This frame limits QR placement choices. But it is red!
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Old 05-11-21, 10:22 PM
  #83  
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Front shouldn't be against the fork.
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Old 05-12-21, 06:39 AM
  #84  
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Originally Posted by BarryVee View Post

Hasn’t touched the fork in 12,000+ miles, (nor any toes either).
Originally Posted by cxwrench View Post
Front shouldn't be against the fork.
That’s perfect placement…assuming the lever can be opened. If there’s enough space between the fork and lever to get a finger in there and pop the lever unlocked, then that’s both a well protected location to prevent accidental opening and it’s aesthetically pleasing.

I run my front skewers similarly, though crossed over the leg to the rear so that I have not only a point at which to press on the lever, but so that I have the point with maximum leverage; the end of the lever. Well protected, trim, and easy to use. Pictured is a Tune AC, the most awesome and my preferred skewers, unfortunately out of production.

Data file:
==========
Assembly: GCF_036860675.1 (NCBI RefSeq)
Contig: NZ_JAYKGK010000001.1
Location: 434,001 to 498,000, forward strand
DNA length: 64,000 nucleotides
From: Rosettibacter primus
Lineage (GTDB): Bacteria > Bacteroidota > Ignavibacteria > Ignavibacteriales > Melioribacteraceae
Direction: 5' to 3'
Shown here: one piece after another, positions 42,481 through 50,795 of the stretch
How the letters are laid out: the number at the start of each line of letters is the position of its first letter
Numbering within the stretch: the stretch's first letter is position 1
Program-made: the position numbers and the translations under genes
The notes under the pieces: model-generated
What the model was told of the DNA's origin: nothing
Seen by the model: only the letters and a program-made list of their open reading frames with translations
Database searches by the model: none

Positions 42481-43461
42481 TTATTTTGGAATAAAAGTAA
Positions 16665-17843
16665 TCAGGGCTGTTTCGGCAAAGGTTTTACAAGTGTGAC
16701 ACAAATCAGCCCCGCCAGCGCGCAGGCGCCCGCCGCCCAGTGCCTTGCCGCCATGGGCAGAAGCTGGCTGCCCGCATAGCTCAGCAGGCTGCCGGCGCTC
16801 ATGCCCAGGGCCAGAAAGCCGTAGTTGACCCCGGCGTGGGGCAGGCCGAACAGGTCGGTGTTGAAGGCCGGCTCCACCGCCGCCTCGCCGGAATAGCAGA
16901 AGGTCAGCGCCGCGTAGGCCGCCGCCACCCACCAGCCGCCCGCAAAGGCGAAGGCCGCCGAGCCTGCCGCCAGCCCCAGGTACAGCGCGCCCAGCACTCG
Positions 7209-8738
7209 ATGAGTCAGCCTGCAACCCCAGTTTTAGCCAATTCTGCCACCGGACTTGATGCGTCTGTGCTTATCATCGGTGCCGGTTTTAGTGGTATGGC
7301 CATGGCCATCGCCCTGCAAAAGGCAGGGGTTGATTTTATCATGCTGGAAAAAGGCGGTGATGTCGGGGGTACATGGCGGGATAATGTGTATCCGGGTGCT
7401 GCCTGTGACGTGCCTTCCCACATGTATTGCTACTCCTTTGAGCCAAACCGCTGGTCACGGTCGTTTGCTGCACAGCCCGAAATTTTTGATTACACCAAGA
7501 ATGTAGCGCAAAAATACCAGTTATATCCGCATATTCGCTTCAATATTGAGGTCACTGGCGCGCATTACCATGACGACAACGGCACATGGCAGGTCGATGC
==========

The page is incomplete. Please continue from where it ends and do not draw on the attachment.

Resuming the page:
Of course where the lever can go depends on the lever shape and design and the fork/frame dropout shaping, but the goal should be to keep the lever protected against accidental opening while ensuring it remains a quick— i.e. easy to use— lever.


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Old 05-12-21, 10:57 AM
  #85  
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my QR levers are electronic. I control them with my iPhone. and they are red, because.
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Old 05-12-21, 02:21 PM
  #86  
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You can always tell who is more concerned w/ form over function.